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Colts' run defense continues to cost them

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Recent posts by Arthur Arkush

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Posted Oct. 04, 2010 @ 6:20 p.m. ET
By Arthur Arkush

Peyton Manning threw for 352 yards and two TDs, and Reggie Wayne caught a career-high 15 passes for 196 yards, but the Colts' defense failed to do its part in a 31-28 loss to the Jaguars. Just one week after bending but not breaking against the Broncos — the Colts allowed more than 500 yards of offense but limited Denver to six points on five trips inside the red zone — Indianapolis allowed the Jaguars to score three touchdowns on three trips inside the Colts' 20-yard line.

The PFW spin

The Colts' defense knew that it would have to stop Maurice Jones-Drew to be successful and it simply was unable to rise to the occasion, particularly in the first half. After Manning and Co. drove the ball 59 yards downfield on the first series, resulting in a two-yard Joseph Addai score, the Jaguars answered, marching 76 yards on nine plays, capped off by a 25-yard scamper by David Garrard on a QB option. The Jaguars fed MJD on the first five plays, gaining 26 yards. It was obvious from that point on that the Jaguars were the more physical team.

After being gashed by Arian Foster in Week One, the Colts talked about playing more disciplined on defense and doing a better job with gap control. The problem Sunday wasn't being in the wrong place at the wrong time; the problem was that the defense was being pushed all over the field by the Jags' bigger, more determined offensive line.

MJD got most of his yardage after the first would-be tackler failed to bring him down. The back end was particularly troubling, with CB Kelvin Hayden missing multiple tackles — as did Antoine Bethea, the team's usually dependable Pro Bowl free safety.

The front seven didn't fare much better, with the exception of WLB Clint Session, who brought his usual physical play to the field after missing the past two weeks with a hamstring injury, and young DT Fili Moala, who seems to be improving each week.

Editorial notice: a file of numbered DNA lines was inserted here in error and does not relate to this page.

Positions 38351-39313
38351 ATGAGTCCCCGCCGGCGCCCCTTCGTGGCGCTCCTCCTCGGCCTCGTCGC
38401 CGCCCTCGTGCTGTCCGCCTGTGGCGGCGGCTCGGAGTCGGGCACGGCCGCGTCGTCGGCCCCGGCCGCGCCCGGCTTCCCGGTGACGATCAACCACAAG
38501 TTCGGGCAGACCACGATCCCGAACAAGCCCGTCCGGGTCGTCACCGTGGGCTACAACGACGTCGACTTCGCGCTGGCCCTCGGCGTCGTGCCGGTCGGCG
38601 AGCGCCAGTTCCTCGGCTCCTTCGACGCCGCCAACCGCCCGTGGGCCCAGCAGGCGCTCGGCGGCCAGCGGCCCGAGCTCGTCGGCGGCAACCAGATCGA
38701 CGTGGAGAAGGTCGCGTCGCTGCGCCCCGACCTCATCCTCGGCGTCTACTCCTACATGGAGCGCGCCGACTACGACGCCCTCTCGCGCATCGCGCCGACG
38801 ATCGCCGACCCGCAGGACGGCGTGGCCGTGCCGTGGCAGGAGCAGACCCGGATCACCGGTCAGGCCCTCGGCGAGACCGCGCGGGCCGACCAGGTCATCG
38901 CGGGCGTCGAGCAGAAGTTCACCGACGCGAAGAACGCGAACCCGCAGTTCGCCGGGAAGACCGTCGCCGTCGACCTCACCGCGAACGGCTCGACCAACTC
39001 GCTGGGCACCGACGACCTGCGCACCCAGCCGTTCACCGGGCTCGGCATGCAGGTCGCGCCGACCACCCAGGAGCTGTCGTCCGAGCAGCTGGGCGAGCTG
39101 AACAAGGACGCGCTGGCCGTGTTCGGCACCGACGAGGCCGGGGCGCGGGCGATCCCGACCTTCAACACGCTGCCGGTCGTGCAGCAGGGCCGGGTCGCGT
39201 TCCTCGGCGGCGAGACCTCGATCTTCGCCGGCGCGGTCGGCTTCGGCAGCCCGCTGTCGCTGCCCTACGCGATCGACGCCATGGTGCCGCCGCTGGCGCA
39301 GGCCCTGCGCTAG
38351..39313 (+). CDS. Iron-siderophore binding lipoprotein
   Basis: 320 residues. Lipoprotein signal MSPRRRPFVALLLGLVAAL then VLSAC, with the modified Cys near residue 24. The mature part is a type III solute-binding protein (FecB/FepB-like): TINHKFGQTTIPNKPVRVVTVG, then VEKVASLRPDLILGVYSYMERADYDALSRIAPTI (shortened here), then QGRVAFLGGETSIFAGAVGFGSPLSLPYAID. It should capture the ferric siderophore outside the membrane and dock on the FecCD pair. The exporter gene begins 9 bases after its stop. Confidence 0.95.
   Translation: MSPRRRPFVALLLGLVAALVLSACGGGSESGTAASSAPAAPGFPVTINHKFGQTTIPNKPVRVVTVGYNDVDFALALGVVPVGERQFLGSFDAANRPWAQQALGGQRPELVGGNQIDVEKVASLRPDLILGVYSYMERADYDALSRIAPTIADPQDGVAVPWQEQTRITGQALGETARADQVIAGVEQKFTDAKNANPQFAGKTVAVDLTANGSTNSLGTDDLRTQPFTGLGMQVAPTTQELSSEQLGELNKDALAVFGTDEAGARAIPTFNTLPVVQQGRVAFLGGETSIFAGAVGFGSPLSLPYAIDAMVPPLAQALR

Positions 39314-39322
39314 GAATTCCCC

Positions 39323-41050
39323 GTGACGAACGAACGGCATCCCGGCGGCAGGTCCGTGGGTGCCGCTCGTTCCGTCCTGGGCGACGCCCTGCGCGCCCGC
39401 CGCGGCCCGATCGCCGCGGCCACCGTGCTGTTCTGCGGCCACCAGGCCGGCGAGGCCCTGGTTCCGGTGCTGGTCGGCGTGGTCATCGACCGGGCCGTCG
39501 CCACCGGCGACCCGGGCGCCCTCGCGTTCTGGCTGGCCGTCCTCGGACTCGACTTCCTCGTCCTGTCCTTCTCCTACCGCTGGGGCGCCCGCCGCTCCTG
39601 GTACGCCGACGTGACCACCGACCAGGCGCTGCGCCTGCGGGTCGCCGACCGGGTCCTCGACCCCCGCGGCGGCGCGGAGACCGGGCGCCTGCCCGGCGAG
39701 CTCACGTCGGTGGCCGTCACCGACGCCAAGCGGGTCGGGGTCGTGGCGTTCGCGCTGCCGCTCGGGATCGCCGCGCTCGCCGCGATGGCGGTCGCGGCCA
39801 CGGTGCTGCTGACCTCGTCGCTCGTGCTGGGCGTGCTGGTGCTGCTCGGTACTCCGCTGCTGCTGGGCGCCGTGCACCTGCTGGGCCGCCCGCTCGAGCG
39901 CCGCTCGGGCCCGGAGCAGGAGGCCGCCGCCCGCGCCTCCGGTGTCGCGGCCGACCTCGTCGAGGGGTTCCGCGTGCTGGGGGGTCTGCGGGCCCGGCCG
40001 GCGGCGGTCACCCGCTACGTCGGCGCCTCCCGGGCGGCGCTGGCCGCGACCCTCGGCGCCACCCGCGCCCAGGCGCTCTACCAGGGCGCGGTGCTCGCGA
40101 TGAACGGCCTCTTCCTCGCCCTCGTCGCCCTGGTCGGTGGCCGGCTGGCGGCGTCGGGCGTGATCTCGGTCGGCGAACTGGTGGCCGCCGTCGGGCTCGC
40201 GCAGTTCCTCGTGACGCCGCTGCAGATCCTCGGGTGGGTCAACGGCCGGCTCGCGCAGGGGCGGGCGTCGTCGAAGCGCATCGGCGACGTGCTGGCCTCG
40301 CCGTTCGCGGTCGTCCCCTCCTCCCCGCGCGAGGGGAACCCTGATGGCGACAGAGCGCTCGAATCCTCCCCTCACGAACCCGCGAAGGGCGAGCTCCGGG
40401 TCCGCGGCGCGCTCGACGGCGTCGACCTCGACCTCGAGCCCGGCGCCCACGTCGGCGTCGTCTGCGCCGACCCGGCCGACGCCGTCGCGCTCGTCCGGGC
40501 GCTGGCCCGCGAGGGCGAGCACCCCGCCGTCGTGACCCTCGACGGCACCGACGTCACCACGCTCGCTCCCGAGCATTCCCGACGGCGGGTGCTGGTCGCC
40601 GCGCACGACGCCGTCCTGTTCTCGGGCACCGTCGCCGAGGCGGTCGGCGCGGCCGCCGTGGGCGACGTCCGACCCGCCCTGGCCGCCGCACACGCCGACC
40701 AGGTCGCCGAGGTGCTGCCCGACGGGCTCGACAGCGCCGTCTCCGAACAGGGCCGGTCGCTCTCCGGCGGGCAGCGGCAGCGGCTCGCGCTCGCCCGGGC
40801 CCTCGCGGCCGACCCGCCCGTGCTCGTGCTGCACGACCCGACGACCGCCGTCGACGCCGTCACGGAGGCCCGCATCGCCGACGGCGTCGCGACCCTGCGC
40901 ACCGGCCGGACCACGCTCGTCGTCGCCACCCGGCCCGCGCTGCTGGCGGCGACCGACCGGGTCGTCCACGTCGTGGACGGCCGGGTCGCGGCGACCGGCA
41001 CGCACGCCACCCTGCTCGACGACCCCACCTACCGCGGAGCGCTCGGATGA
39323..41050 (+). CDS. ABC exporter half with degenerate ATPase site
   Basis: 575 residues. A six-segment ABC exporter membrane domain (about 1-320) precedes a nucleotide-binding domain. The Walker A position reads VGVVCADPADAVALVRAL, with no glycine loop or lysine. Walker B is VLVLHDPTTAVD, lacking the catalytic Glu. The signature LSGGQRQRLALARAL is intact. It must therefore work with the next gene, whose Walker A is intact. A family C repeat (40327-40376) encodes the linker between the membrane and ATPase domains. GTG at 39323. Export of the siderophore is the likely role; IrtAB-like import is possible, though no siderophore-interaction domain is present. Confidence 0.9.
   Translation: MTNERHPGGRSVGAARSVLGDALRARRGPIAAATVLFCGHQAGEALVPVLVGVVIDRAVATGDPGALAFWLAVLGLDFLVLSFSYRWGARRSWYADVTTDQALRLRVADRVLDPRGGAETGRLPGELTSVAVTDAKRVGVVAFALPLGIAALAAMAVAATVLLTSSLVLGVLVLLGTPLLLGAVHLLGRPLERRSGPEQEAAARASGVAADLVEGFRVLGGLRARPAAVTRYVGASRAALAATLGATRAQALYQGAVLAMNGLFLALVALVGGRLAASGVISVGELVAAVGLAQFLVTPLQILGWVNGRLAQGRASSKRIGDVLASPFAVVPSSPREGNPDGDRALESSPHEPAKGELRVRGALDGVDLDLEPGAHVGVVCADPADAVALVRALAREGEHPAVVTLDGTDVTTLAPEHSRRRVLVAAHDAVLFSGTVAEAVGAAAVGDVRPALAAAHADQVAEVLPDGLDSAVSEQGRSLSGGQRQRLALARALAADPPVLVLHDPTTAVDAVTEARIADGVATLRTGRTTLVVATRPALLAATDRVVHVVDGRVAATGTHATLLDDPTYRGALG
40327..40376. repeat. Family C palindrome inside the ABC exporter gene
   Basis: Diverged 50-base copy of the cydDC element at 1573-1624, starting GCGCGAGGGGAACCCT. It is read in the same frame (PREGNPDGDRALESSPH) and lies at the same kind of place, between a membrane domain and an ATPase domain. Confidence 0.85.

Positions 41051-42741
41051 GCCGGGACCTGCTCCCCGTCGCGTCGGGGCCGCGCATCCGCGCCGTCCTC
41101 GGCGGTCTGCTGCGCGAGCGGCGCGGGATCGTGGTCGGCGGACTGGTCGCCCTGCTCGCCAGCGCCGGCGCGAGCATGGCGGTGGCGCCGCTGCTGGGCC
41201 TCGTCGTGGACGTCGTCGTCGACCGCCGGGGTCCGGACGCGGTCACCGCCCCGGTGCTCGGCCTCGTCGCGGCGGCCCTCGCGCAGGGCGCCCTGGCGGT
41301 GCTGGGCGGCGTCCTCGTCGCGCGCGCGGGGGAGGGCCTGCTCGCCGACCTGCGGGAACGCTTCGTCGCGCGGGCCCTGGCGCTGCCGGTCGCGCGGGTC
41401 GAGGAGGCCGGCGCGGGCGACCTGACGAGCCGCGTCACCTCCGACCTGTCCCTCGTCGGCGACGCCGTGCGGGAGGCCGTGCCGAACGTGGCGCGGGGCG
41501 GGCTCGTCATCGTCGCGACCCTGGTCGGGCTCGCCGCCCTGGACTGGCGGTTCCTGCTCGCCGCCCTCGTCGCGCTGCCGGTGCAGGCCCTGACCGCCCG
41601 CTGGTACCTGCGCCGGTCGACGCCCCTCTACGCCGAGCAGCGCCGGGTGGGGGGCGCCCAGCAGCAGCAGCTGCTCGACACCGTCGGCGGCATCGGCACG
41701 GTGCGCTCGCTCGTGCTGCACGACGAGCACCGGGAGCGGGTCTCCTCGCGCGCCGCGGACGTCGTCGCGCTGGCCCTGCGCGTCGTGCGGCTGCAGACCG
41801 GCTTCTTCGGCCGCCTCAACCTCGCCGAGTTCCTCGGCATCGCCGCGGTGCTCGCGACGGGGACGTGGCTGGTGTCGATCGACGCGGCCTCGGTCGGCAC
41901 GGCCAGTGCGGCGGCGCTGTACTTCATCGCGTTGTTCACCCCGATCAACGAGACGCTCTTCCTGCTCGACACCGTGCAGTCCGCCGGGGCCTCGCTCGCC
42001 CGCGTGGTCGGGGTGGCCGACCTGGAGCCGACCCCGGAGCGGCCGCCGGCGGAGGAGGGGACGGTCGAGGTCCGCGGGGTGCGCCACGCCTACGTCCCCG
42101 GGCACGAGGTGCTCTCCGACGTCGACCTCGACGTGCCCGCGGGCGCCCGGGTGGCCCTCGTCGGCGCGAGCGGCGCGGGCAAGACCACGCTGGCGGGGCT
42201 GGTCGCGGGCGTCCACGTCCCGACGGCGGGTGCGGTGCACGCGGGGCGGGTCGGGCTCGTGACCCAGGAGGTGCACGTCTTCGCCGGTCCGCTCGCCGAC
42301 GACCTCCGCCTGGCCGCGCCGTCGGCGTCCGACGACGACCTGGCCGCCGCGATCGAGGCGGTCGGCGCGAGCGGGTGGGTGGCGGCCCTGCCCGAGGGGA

DEs Dwight Freeney and Robert Mathis usually feast on the Jaguars, but they were virtually invisible. The Jaguars' young tackles, Eugene Monroe and Eben Britton, played well just one week after being eaten alive by Trent Cole and the Eagles.

The game plan on defense for the Colts was to load the box and make Garrard beat them with his arm. It seems they may have forgotten that Garrard is most dangerous with his legs. He carried the ball five times for 44 yards, and like MJD, delivered a blow to Colts defenders on more than one occasion.

And for all the troubles on defense, the game was still there for the taking after Manning drove the offense 65 yards for a game-tying score in the final minutes. But the Colts' zone coverage on second-year WR Tiquan Underwood, paired with Hayden not capitalizing on Garrard's one mistake — an ill-advised pass that bounced off Hayden's chest and should have been intercepted — allowed the Jaguars to set up PK Josh Scobee for a game-winning, 59-yard field goal.

The Colts will have to get the run defense regrouped in a hurry with the surprisingly undefeated Chiefs visiting next Sunday. Kansas City boasts the league's No. 1 ranked rushing attack, led by game-breaker Jamaal Charles and rugged veteran Thomas Jones. The Chiefs will see plenty of film from this game, as well as the Week One rushing onslaught from the Texans.

If the Colts are to rebound from their first-ever 0-2 start in the AFC South, they need to not only be known as one of the league's fastest defenses, but also one that will not be pushed around the way they were by the Jaguars.

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